The project was also teased in Goteborg in January with new clips unveiled in Haugesund. No sales company is attached yet but the films have already been nabbed by Arthouse Kino for Norway, TriArt in Sweden and Camera Film in Denmark. Haugerud’s last feature, Beware Of Children, premiered at Venice.

UK projects

The Co-Production Market was also boosted this year by including some high-profile UK-led projects, part of New Nordic Films’ two-year focus on the UK.

Producer Angeli Macfarlane of Script Cube pitched Gunnar’s Daughter, a story of a girl who falls in love with a Viking in 10th-century Norway; Barry Crerar will co-produce and Lee Magiday will executive produce. The €8m feature is written by Rebecca Lenkiewicz, hot off the heels of She Said and now in post on her directorial debut feature, Hot Milk. 

Another UK production team, Helen Gladders of Gingerbread Pictures and Oskar Pimlott of Pulse Films, pitched Who Goes There, a horror Western about Norwegian sisters who encounter a supernatural force in 1880s Minnesota. Norway-born Astrid Thorvaldsen, an NFTS graduate, will make her feature debut. 

Other co-production pitches included the sci-fi Joe’s Assignment directed by Jens Lien; Norwegian-Iranian director Farzad Samsami’s Morocco-set Zarzis; Iran-set drama Bouran, directed by Ballad Of A White Cow team Maryam Moghaddam and Behtash Sanaeeha; Motlys’ Norwegian family Christmas drama Stargate; Danish filmmaker Jonas Kaerup Hjort’s second feature Bestiere, about a woman who develops animal-like tendencies after getting a pig’s heart transplant; and Hanne Berkaak’s animated genre film Pesta set during the Black Death.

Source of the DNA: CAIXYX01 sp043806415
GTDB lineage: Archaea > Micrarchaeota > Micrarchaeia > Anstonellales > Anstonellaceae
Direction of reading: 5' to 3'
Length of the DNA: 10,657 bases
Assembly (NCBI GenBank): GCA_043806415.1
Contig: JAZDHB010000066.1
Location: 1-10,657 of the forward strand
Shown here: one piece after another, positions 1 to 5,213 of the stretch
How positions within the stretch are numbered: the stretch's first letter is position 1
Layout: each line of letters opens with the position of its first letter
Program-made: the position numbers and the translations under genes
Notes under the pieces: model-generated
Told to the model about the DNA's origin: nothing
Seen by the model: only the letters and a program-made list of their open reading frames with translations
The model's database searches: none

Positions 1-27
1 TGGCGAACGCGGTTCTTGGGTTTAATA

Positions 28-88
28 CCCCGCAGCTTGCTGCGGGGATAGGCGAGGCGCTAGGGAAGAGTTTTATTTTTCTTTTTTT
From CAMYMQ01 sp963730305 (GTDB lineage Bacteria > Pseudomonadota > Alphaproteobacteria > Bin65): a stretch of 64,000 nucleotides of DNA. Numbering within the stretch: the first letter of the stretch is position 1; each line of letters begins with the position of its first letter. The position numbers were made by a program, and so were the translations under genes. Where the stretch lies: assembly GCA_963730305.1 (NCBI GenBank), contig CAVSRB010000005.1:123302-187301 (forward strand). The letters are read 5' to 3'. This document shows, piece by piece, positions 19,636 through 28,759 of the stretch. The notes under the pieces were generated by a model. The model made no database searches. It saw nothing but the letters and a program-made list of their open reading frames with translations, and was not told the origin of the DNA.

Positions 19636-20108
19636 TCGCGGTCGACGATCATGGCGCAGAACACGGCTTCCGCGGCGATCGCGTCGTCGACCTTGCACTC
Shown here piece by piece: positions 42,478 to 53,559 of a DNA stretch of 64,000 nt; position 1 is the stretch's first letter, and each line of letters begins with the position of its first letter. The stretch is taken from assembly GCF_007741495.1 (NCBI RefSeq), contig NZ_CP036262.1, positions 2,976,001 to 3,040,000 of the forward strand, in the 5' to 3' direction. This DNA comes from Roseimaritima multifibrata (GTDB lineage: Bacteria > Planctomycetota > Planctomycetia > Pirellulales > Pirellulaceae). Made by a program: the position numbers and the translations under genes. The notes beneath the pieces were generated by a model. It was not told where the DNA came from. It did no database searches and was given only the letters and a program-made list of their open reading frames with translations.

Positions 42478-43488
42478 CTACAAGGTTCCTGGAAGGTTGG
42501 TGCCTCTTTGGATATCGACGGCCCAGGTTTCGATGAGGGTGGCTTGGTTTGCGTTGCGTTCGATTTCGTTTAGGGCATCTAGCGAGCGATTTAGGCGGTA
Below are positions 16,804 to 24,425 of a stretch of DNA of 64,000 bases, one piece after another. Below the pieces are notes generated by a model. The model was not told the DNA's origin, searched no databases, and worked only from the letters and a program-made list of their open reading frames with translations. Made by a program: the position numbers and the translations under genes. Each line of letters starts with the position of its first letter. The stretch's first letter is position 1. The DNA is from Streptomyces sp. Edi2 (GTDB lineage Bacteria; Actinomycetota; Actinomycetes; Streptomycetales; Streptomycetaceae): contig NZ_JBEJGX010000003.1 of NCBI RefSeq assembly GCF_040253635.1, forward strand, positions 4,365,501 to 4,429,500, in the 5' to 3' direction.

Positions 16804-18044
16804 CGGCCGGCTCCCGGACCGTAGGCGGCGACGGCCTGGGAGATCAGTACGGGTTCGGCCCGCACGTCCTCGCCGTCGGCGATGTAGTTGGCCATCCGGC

Other industry highlights at Haugesund included a session about how the UK and Nordics can collaborate on more co-productions (including a case study from The Damned producer Kamilla Kristiane Hodøl of Elation Pictures; a Europa Distribution panel about Nordic releases in Italy, the Netherlands and the UK; and CAA’s chief data officer André Vargas looking at how Nordic content is faring in the US and global markets.


At the public festival, the Norwegian International Film Festival Haugesund, the critics’ award went to Neighbours by Mano Khali; the audience award was scooped by Tove’s Room directed by Martin Zandvliet; the ray of sunshine award (from cinema managers) went to Kaveh Tehrani’s Listen Up! and the Next Nordic Generation Award went to Marlene Emilie Lyngstad’s short Norwegian Offspring from The Danish Film School.

Haugesund also hosts the annual Amanda awards, Norway’s local academy prizes. Ole Giæver’s Let The River Flow won best film and best director as well as best supporting actor for Gard Emil. 

War Sailor captured four prizes including best actor for Pål Sverre Hagen and best supporting actreses for Ine Marie Wilmann, plus cinematography and costume.

War epic Narvik also won three awards: the audience prize, sound design and visual effects.